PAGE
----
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Diagnostic Criteria - IBS

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Updated Diagnostic Criteria - Rome IV

The Rome IV criteria introduced two major changes compared to the previous Rome III criteria. 5,6  The new criteria no longer includes abdominal discomfort as part of the definition of IBS. Abdominal pain is now required  in order to meet the new diagnostic criteria.  Another important change was the change in symptom frequency:

Rome IV: Abdominal pain should be present at least 1 day per week on average during the preceding month.  Rome III:  at least 3 days per month.  The new criteria are not likely to change the incidence of IBS in clinical populations.5 

 
Access our IBS diagnosis calculator based on the Rome IV criteria
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info  The diagnosis of IBS requires not only meeting the diagnostic criteria, but also on a limited number of additional tests based on the symptoms reported.


The Rome IV criteria also redefined the four subtypes of IBS as follows:
  • IBS with constipation (IBS-C):   >25% hard stools and <25% loose stools
  • IBS with diarrhea (IBS-D): >25% loose stools and <25% hard stools
  • IBS with mixed bowel habits (IBS-M):  >25% loose stools and >25% hard stools
  • Unclassified IBS (IBS-U):  <25% loose stools and <25% hard stools.

This new approach is more likely to reflect experience from clinical practice and should substantially reduce the IBS-U group while increasing the IBS-M group.






>>> Evaluation of the various treatments studied

References

  1. Lovell RM , Ford AC . Global prevalence of, and risk factors for, irritable bowel syndrome: a meta-analysis . Clin Gastroenterol Hepatol 2012; 10 : 712 - 21 .
  2. Quigley EM , Abdel-Hamid H , Barbara G et al. A global perspective on irritable bowel syndrome: a consensus statement of the World Gastroenterology Organisation Summit Task Force on Irritable Bowel Syndrome . J Clin Gastroenterol 2012 ; 46 : 356 - 66 .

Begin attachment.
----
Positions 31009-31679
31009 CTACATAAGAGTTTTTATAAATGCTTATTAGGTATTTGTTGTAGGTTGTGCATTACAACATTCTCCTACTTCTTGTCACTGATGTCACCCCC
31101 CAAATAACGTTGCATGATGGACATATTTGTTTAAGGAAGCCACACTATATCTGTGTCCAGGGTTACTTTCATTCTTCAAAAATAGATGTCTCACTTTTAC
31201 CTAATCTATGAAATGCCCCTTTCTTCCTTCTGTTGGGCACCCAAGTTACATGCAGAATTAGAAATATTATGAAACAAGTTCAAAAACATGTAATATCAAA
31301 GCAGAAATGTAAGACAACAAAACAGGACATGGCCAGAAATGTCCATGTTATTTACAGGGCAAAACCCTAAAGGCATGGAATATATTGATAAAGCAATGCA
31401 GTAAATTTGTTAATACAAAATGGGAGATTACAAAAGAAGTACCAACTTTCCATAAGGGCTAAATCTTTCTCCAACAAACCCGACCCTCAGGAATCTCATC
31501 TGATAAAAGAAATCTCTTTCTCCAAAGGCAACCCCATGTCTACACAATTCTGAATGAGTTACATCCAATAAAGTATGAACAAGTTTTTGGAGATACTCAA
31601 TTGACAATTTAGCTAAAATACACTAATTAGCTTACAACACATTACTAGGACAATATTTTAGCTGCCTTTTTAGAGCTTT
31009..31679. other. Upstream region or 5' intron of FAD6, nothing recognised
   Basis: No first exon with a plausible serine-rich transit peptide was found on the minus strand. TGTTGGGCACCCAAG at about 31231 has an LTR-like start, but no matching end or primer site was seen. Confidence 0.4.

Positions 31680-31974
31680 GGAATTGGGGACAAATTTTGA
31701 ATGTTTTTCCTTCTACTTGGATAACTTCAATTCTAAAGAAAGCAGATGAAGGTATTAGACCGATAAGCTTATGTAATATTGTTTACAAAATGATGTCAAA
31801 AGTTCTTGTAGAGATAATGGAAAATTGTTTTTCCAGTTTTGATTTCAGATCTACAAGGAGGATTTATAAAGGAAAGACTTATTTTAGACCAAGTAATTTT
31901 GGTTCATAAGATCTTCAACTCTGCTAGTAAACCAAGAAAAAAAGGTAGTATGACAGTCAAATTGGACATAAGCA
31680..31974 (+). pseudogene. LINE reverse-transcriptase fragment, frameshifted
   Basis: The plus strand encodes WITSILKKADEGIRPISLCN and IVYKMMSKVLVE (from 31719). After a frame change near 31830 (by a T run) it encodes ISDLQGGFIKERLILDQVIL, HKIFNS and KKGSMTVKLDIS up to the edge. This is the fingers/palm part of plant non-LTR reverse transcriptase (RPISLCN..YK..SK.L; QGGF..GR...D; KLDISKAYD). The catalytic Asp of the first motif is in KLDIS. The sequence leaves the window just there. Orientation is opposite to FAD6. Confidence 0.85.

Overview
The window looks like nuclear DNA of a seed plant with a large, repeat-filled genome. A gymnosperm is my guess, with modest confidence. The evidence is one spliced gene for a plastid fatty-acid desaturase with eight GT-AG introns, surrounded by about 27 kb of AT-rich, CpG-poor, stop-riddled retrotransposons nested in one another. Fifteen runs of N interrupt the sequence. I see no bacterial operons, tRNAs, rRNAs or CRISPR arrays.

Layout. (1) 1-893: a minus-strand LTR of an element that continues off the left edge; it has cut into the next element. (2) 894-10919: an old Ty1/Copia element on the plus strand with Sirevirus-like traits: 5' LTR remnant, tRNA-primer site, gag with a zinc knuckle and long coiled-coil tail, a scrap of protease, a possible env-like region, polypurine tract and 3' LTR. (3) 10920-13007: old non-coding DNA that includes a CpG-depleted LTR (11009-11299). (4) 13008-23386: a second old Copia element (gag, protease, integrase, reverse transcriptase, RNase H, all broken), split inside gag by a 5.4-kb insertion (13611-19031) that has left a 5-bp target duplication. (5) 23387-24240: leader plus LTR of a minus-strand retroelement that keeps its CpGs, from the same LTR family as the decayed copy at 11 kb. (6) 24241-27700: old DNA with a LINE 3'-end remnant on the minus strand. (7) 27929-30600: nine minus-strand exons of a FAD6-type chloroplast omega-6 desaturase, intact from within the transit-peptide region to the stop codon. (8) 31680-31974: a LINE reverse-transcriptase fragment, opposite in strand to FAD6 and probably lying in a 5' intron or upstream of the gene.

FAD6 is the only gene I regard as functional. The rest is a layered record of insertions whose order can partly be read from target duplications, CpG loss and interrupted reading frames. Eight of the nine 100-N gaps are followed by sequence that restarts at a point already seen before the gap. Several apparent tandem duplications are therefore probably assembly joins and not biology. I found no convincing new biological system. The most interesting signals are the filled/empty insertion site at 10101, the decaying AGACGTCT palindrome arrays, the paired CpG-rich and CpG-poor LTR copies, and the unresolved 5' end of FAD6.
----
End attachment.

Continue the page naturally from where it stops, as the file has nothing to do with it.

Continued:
3. Ford AC, et al.   American College of Gastroenterology monograph on the management of irritable bowel syndrome and chronic idiopathic constipation Am J Gastroenterol 2014 109 Suppl 1 S2-S26. PubMed.
  4. Chang, L., Lembo, A., and Sultan, S. American Gastroenterological Association technical review on the pharmacological management of irritable bowel syndrome. Gastroenterology. 2014; 147: 1149-1172.
  5. Simren M,  Palsson OS,  Whitehead WE. Update on Rome IV Criteria for Colorectal Disorders: Implications for Clinical Practice.  Curr Gastroenterol Rep. 2017; 19(4): 15.  Published online 2017 Apr 3. doi: 10.1007/s11894-017-0554-0 PMCID: PMC5378729
  6. Drossman DA. Functional Gastrointestinal Disorders: History, Pathophysiology, Clinical Features and Rome IV. Gastroenterology. 2016;150:1262-1279.
  7. American Gastroenterological Association Institute Guideline on the Pharmacological Management of Irritable Bowel Syndrome. Accessed: July 2017. Available at:
    http://www.gastro.org/guidelines/pharmacological-management-of-ibs
  8. Zuckerman MJ. The role of fiber in the treatment of irritable bowel syndrome: therapeutic recommendations. J Clin Gastroenterol. 2006 Feb;40(2):104-8.
  9. LINZESS(R) package insert.  Allergan USA, Inc. Ironwood Pharmaceuticals, Inc. Irvine, CA 92612 Cambridge, MA, 02142.  Revised: 1/2017. Accessed: July 2017.
  10. Amitiza┬« (lubiprostone) package insert.  Takeda Pharmaceuticals America, Inc. Deerfield, IL 60015.  Revised: 9/2016.  Accessed: July 2017.  


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